Intended for healthcare professionals

Letters Do not sit on the bed

For these good reasons

BMJ 2010; 340 doi: https://doi.org/10.1136/bmj.c1861 (Published 01 April 2010) Cite this as: BMJ 2010;340:c1861
  1. Simon F Hill, consultant microbiologist and director of infection prevention and control1
  1. 1Poole Hospital, Poole, Dorset BH15 2JB
  1. simon.hill{at}poole.nhs.uk

    It is difficult to be sure which of the infection control measures introduced by hospitals are essential to maintain the recent reductions in meticillin resistant Staphylocoocus aureus (MRSA) bacteraemias and Clostridium difficile infections. However, without stringent precautions, healthcare workers will pass such pathogens, and many others (coliforms producing extended spectrum beta lactamases (ESBL), norovirus), between patients. Going from one bed to another and sitting on it will efficiently transfer shed bacteria and sometimes viruses between patients through carriage on clothes.

    Healthcare wokers can be caring and compassionate and give sufficient time for explanations to patients without the need to sit on the bed: usually lack of time is the issue. A comprehensive drive to get staff to decontaminate hands before and after touching patients or contaminated surfaces is useless if they then sit on consecutive beds on a ward.1 One sided, sensationalist viewpoints do nothing to promote good infection control practice. The BMJ should have aired the view of someone in infection control as a counter-argument.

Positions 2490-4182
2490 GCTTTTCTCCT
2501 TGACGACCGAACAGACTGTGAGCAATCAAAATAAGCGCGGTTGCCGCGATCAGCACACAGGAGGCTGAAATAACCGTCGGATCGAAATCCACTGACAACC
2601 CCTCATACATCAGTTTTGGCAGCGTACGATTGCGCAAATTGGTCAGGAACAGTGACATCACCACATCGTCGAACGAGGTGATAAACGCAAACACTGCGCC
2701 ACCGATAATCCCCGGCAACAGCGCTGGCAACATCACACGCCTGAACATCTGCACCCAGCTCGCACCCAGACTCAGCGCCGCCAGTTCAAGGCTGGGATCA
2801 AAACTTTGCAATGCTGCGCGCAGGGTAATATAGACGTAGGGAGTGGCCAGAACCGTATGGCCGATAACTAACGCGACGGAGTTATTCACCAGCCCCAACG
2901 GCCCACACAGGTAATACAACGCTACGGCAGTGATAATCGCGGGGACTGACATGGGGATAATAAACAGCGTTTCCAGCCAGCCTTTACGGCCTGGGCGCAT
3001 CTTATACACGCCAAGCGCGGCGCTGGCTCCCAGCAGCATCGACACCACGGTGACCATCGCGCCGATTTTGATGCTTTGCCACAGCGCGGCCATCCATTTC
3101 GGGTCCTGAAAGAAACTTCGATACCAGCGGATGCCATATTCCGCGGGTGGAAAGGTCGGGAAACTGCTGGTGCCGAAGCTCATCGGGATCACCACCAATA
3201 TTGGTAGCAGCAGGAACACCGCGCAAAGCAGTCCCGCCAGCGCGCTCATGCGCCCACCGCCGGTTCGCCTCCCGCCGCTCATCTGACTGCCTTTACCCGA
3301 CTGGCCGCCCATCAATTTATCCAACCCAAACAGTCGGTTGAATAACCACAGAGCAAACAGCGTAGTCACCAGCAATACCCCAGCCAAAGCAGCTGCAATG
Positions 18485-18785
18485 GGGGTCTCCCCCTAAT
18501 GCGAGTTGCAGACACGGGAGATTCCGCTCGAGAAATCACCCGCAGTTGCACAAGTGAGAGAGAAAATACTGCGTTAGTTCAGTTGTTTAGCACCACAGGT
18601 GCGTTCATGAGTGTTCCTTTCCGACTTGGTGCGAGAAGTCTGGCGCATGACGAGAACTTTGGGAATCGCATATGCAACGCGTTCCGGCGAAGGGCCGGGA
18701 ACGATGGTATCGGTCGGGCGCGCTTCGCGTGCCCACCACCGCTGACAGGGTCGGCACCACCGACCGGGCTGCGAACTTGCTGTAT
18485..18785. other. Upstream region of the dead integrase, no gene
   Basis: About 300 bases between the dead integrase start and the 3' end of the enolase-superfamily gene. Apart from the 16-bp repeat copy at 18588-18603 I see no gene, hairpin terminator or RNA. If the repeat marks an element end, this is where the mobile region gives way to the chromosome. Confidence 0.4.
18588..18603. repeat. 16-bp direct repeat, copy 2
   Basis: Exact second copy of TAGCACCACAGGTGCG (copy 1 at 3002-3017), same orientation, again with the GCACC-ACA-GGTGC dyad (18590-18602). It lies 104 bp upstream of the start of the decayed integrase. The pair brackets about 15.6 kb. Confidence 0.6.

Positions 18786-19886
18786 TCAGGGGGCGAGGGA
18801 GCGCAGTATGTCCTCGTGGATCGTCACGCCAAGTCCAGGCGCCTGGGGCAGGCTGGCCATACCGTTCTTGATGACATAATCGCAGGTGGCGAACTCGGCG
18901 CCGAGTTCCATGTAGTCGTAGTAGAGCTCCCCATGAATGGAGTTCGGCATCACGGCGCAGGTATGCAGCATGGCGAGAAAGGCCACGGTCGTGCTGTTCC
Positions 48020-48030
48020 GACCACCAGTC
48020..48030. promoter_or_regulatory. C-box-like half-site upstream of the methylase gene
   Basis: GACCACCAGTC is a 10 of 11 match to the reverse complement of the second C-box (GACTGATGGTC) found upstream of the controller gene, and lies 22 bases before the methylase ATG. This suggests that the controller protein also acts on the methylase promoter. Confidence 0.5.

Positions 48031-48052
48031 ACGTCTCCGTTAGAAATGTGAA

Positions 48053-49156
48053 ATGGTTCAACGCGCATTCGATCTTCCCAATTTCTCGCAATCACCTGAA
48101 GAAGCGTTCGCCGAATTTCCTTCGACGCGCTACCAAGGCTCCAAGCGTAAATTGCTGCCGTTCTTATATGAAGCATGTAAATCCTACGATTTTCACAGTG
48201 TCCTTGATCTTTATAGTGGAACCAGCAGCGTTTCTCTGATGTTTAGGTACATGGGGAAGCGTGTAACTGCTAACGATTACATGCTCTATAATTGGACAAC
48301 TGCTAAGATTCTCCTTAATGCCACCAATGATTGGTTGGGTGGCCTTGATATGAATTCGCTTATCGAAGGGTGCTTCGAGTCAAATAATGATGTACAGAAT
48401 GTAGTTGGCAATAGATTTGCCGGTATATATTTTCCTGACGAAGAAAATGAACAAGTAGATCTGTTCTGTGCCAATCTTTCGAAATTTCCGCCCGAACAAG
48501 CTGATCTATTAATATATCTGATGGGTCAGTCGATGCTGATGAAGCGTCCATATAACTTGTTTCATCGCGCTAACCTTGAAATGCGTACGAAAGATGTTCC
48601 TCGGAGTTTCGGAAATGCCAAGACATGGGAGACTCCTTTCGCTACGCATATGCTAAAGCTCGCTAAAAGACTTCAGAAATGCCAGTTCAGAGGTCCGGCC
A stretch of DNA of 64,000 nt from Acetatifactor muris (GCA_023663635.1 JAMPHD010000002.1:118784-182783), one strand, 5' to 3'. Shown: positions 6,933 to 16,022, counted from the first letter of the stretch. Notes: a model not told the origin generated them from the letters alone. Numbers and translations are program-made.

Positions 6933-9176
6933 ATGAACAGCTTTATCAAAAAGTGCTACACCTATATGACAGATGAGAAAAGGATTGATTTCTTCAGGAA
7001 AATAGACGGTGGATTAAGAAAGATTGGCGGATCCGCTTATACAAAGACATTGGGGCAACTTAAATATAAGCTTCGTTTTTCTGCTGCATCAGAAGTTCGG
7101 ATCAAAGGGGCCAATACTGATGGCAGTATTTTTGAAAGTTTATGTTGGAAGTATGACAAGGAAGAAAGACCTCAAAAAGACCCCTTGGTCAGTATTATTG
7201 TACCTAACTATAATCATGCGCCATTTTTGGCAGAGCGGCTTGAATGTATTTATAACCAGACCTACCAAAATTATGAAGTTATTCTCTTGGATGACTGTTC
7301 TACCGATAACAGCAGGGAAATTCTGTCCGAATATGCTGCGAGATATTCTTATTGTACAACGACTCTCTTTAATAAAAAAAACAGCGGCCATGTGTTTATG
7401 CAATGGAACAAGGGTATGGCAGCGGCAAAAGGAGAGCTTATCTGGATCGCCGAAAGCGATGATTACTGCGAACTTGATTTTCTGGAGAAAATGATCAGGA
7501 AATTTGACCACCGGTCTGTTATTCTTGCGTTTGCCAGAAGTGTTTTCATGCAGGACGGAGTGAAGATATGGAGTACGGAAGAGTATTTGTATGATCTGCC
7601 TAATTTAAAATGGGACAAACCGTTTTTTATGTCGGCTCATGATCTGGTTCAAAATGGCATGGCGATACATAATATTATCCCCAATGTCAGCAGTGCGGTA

Notes

    Cite this as: BMJ 2010;340:c1861

    Footnotes

    • Competing interests: None declared.

    References

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